Mentions: Having established that large regulatory networks lead to a small number ofvisible phenotypes, we turn to the statistical characteristics of the visible,phenotypic subspace. We focus on developmental plans for whichr = k(e.g., the number of TFs matches the number of target genes). As demonstratedabove, these developmental plans produce the most restricted set of visiblephenotypes. Unless otherwise indicated, we setr = k = 14to allow for the complete enumeration of all genotypes. We consider thedistribution of frequency levels among the visible phenotypes. We calculate foreach phenotype j, a degeneracy level,nj, denoting the number of differentgenotypes that produce it (visible phenotypes correspond to those phenotypes forwhich nj>0). The distribution of degeneracylevels fits a generalized power-law distribution (Figure 3A), implying that there are a fewvery common (frequent) phenotypes and many rare ones. These findings replicatethose on the highly nonuniform frequencies of folding geometries in the RNAsecondary structure genotype/phenotype map [20].

Bottom Line: Ancestral phenotypes, produced by early developmental programs with a low level of gene interaction, are found to span a significantly greater volume of the total phenotypic space than derived taxa.We suggest that early and late evolution have a different character that we classify into micro- and macroevolutionary configurations.These findings complement the view of development as a key component in the production of endless forms and highlight the crucial role of development in constraining biotic diversity and evolutionary trajectories.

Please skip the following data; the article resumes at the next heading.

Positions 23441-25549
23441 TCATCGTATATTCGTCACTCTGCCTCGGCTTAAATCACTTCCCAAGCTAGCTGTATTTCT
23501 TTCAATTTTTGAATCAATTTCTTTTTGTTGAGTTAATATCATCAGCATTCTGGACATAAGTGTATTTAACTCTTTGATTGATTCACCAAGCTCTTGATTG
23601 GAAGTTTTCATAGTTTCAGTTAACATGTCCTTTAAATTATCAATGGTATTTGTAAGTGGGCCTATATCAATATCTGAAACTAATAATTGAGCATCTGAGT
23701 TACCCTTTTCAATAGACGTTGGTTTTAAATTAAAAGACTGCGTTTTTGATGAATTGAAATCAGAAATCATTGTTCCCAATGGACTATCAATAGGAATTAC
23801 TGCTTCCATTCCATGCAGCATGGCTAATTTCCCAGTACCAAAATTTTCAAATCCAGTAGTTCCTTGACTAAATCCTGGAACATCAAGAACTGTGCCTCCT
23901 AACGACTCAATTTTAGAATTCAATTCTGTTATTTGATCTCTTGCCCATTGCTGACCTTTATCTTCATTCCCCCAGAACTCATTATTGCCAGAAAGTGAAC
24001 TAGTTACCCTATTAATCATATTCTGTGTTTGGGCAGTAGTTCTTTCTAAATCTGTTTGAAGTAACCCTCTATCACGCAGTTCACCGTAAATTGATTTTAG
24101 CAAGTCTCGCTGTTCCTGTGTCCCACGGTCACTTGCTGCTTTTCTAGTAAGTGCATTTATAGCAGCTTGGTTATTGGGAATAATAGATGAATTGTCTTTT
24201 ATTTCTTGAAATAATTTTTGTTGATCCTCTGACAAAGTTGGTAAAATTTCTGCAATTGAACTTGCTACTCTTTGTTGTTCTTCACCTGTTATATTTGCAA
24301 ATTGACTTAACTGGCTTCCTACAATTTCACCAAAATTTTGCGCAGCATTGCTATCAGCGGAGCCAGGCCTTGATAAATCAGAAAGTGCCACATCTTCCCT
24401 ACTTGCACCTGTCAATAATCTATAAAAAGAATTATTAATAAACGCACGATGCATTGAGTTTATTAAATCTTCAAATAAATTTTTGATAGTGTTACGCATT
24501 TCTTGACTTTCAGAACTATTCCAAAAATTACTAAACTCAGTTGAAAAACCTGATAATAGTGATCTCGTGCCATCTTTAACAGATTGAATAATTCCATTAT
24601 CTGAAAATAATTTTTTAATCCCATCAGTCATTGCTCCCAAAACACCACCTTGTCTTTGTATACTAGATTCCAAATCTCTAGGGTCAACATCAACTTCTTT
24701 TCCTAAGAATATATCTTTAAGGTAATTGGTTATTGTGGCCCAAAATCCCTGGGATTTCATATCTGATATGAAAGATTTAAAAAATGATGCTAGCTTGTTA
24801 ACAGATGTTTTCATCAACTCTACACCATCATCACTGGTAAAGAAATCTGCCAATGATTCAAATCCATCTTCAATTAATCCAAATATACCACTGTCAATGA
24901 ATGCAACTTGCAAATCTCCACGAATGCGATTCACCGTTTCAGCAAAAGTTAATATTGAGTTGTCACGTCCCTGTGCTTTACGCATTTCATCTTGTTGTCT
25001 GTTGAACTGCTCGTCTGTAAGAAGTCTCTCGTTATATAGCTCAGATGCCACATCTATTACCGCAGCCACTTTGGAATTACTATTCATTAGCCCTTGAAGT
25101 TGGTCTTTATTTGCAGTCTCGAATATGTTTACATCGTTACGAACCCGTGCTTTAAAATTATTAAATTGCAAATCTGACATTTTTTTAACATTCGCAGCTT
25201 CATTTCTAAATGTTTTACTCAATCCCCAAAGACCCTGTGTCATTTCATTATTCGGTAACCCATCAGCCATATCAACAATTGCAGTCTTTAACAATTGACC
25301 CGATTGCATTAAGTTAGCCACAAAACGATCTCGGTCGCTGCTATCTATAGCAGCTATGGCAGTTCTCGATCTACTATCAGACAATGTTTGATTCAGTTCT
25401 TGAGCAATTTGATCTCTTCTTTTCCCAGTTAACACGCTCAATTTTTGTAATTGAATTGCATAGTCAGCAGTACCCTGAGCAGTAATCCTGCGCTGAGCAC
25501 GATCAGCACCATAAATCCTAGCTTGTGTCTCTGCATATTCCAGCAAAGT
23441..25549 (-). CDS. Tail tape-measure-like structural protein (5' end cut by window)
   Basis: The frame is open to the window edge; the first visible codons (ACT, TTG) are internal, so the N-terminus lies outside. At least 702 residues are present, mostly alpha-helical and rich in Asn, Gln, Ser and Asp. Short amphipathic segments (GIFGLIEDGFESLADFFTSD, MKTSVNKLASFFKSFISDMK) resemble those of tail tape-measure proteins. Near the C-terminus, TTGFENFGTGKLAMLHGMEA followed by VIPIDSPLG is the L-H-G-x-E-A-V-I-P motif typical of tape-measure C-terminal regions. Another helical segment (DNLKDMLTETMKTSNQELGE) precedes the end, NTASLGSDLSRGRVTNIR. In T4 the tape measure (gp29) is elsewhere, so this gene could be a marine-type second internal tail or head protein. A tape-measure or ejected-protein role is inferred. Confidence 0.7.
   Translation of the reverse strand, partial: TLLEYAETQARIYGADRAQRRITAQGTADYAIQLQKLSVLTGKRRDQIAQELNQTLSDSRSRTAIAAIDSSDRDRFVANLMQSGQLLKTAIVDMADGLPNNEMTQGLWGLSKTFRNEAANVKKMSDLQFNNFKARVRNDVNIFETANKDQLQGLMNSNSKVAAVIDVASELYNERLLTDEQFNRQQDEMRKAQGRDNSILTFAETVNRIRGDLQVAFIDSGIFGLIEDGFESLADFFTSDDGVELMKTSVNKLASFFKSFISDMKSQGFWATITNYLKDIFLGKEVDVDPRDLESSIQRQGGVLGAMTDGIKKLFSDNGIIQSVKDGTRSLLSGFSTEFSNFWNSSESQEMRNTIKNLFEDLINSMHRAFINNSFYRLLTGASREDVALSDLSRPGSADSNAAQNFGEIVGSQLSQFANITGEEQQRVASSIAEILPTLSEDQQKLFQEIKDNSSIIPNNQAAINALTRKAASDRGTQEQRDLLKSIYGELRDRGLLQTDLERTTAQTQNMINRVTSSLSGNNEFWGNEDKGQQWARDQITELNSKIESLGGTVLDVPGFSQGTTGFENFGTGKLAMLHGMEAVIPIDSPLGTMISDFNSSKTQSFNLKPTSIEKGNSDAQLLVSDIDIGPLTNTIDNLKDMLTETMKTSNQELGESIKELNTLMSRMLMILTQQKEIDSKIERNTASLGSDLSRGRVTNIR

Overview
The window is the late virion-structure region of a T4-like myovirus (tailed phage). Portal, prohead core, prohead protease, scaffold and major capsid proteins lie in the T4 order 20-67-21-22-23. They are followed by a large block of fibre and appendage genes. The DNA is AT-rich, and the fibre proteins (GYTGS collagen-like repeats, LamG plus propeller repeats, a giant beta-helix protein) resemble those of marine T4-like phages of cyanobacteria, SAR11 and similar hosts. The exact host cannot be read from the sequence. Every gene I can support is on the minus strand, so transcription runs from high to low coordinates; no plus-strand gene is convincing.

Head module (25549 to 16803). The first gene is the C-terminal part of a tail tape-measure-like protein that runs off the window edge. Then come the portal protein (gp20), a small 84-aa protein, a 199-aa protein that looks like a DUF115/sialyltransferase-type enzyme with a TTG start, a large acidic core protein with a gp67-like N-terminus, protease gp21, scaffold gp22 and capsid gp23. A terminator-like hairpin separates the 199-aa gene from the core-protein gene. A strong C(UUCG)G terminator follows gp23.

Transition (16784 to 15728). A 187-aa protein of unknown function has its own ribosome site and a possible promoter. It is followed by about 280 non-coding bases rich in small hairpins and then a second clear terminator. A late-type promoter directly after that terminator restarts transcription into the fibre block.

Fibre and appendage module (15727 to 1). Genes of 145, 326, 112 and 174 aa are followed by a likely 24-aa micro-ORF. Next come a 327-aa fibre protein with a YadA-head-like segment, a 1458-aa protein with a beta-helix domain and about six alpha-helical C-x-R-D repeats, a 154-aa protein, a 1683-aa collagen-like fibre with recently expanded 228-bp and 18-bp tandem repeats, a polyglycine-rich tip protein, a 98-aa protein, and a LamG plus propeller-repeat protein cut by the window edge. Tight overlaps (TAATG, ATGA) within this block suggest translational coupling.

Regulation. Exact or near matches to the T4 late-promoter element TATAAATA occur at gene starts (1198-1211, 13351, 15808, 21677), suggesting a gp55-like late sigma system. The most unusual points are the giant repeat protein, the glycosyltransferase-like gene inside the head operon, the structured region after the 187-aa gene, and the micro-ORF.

View Article: PubMed Central - PubMed

Affiliation: Department of Biological Sciences, Stanford University, Stanford, California, United States of America. ebo@stanford.edu